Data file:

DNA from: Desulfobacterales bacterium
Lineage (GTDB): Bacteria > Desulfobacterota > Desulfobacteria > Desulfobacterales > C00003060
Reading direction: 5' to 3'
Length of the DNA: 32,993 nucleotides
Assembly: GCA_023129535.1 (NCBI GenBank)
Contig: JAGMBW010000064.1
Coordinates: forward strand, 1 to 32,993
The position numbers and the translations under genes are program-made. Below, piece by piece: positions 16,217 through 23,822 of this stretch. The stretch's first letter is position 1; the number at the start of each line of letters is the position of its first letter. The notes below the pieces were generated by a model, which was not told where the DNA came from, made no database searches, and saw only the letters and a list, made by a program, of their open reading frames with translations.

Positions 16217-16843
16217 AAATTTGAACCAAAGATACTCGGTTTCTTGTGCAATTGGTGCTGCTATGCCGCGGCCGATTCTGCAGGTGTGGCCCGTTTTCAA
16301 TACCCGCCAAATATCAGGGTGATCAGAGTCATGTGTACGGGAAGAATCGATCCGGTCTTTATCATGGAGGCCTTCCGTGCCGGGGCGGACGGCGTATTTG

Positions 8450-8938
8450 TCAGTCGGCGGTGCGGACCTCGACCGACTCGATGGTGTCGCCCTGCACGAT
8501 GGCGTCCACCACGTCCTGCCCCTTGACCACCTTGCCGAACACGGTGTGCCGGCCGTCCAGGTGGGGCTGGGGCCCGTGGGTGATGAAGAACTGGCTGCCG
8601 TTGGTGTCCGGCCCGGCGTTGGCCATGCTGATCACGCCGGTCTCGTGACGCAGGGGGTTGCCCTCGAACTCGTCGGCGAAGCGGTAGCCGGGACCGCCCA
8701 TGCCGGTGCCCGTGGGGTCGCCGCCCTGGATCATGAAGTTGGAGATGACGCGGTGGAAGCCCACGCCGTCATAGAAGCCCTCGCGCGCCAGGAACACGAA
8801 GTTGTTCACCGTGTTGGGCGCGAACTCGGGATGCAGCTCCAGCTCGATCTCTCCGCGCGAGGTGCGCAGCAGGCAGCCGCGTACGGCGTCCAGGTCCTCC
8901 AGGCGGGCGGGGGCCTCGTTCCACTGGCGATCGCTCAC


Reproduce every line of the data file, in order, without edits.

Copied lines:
DNA from: Desulfobacterales bacterium
Lineage (GTDB): Bacteria > Desulfobacterota > Desulfobacteria > Desulfobacterales > C00003060
Reading direction: 5' to 3'
Length of the DNA: 32,993 nucleotides
Assembly: GCA_023129535.1 (NCBI GenBank)
Contig: JAGMBW010000064.1
Coordinates: forward strand, 1 to 32,993
The position numbers and the translations under genes are program-made. Below, piece by piece: positions 16,217 through 23,822 of this stretch. The stretch's first letter is position 1; the number at the start of each line of letters is the position of its first letter. The notes below the pieces were generated by a model, which was not told where the DNA came from, made no database searches, and saw only the letters and a list, made by a program, of their open reading frames with translations.

Positions 16217-16843
16217 AAATTTGAACCAAAGATACTCGGTTTCTTGTGCAATTGGTGCTGCTATGCCGCGGCCGATTCTGCAGGTGTGGCCCGTTTTCAA
16301 TACCCGCCAAATATCAGGGTGATCAGAGTCATGTGTACGGGAAGAATCGATCCGGTCTTTATCATGGAGGCCTTCCGTGCCGGGGCGGACGGCGTATTTG

Positions 8450-8938
8450 TCAGTCGGCGGTGCGGACCTCGACCGACTCGATGGTGTCGCCCTGCACGAT
8501 GGCGTCCACCACGTCCTGCCCCTTGACCACCTTGCCGAACACGGTGTGCCGGCCGTCCAGGTGGGGCTGGGGCCCGTGGGTGATGAAGAACTGGCTGCCG
8601 TTGGTGTCCGGCCCGGCGTTGGCCATGCTGATCACGCCGGTCTCGTGACGCAGGGGGTTGCCCTCGAACTCGTCGGCGAAGCGGTAGCCGGGACCGCCCA
8701 TGCCGGTGCCCGTGGGGTCGCCGCCCTGGATCATGAAGTTGGAGATGACGCGGTGGAAGCCCACGCCGTCATAGAAGCCCTCGCGCGCCAGGAACACGAA
8801 GTTGTTCACCGTGTTGGGCGCGAACTCGGGATGCAGCTCCAGCTCGATCTCTCCGCGCGAGGTGCGCAGCAGGCAGCCGCGTACGGCGTCCAGGTCCTCC
8901 AGGCGGGCGGGGGCCTCGTTCCACTGGCGATCGCTCAC